A middle ground between staying and going may be the use of identified public refuge areas such as Topanga Elementary School , the Community House and Big Rock Recreation Area where large parking lots provide a safe distance from fires but which would allow people to return more quickly to put out embers on and around their houses.

Generally canyon bottom areas, especially where water is present, are relatively safe during a fire, according to the report. Also, areas where the fire has to burn downhill or against the wind can provide safe refuge.

Establishing additional refuge areas, such as the Center which has never burned, is proposed as a community goal in the report. But, according to Feer, that suggestion was one of the Fire Department's major concerns.

Essentially the response was: "What do you mean your gonna look for more. We did that," said Feer.

"The reason we've got to do these things ourselves," says Feer, "is the Fire Department, the bureaucracy, is afraid of liability. They're vulnerable if they say you can shelter in your house."
At the same time, Feer said, "if people really took things seriously and prepared to stay, then I think the Fire Department would be delighted."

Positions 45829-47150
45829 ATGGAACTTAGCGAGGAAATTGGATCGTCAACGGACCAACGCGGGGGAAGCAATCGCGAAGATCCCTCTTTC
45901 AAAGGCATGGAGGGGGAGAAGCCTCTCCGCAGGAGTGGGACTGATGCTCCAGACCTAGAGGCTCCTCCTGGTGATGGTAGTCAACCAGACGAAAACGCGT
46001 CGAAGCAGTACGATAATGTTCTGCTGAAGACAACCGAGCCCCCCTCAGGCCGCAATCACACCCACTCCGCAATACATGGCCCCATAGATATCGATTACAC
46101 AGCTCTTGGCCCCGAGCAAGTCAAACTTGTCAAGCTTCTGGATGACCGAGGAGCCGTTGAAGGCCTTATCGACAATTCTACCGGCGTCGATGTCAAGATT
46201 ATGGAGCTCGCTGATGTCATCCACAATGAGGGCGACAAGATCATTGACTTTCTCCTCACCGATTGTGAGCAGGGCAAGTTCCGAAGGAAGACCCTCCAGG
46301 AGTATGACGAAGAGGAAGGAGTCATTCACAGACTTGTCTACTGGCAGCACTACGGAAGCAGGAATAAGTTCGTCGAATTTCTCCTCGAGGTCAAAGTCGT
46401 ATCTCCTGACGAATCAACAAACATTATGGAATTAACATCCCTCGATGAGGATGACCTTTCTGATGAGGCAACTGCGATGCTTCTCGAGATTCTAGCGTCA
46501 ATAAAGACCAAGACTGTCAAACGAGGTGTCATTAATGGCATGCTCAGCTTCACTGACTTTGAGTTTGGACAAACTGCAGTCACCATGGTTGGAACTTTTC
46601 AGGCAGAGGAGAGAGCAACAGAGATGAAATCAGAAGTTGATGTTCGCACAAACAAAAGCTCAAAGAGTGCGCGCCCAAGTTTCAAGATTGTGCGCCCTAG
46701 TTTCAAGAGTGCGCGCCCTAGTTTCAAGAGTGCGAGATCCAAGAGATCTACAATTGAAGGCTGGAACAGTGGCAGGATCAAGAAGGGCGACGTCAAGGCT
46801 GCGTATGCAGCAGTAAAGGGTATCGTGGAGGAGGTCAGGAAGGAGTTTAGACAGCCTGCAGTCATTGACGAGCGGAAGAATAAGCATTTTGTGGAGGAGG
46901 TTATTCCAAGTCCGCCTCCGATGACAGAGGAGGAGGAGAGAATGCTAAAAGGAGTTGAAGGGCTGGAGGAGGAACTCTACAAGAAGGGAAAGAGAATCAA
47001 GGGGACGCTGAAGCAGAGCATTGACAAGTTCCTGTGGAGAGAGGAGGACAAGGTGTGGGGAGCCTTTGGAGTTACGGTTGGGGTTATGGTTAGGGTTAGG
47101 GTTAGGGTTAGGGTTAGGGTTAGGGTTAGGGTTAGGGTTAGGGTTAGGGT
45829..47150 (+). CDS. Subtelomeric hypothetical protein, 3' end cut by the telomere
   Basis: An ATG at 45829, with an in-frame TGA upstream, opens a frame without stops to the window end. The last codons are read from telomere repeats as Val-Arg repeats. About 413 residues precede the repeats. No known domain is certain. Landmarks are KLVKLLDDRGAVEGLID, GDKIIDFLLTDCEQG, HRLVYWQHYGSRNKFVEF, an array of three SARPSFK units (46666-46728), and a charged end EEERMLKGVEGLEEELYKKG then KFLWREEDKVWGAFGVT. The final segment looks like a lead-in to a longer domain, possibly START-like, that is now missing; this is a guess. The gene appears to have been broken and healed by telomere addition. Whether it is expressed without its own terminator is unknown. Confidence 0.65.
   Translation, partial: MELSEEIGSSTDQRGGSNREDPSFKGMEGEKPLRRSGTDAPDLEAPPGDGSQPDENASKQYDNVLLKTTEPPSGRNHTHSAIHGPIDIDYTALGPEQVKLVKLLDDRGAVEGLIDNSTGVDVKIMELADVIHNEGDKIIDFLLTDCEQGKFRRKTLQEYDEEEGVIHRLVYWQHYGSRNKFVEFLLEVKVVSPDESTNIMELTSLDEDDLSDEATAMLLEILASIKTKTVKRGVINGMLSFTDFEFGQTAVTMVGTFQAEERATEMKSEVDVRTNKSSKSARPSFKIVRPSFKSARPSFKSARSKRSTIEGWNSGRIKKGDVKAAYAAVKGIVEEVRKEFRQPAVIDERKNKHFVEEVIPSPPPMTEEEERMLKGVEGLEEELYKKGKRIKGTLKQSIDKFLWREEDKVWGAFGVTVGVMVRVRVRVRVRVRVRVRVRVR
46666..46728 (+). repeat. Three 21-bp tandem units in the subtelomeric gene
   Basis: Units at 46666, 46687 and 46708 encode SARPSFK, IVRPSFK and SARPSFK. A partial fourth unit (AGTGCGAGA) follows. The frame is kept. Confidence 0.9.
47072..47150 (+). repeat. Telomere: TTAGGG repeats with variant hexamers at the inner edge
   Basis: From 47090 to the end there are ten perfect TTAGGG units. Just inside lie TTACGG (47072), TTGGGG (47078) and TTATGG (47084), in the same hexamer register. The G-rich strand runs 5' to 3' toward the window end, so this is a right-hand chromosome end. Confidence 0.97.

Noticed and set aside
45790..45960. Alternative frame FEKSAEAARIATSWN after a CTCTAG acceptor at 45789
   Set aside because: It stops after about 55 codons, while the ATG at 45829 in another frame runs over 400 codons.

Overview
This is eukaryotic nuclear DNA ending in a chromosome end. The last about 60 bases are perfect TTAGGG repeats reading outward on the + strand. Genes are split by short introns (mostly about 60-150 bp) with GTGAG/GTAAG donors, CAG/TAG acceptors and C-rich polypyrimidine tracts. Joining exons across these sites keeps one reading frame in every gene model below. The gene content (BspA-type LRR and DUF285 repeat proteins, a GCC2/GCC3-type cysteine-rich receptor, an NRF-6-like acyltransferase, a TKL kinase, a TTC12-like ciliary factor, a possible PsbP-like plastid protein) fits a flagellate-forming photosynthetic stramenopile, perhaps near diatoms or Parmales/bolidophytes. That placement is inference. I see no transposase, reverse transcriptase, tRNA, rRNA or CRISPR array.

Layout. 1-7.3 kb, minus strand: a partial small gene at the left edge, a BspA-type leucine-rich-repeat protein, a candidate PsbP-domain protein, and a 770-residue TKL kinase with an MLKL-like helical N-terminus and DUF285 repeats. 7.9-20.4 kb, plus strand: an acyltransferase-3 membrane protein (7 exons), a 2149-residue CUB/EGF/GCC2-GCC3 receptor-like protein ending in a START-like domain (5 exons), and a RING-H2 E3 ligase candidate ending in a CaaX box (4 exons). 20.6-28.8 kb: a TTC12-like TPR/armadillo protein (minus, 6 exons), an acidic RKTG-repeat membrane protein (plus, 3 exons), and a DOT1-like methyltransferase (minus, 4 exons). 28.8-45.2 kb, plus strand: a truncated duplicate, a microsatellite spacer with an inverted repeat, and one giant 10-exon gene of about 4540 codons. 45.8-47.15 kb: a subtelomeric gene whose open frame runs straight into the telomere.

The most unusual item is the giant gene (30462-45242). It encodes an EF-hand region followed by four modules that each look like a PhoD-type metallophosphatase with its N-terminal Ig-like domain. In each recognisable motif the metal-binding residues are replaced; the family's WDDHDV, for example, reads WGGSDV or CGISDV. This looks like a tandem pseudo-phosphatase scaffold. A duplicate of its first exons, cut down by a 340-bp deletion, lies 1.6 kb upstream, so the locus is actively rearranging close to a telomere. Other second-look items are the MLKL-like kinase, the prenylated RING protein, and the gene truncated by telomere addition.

Although a Fire Department evacuation order is technically mandatory, fire officials are unlikely to have the resources while fighting a fire to remove people against their will.

Some, including Messenger publisher Ian Brodie, are advocating a change in Fire Department strategy, which currently favors early evacuations, in light of successes in Australia with residents staying put.

During a 1998 fire in Australia, firefighters advised residents to stay with their houses, and only seven houses were destroyed out of 1,000 deemed to be threatened. Six of those that burned were unoccupied. This approach is gaining official acceptance in Australia and has long been unofficially accepted by Topanga's old-timers.

As for Feer's own preparations, he has 1,300 gallons of water stored along with fire-retarding gel, and he has followed almost all of his own advice.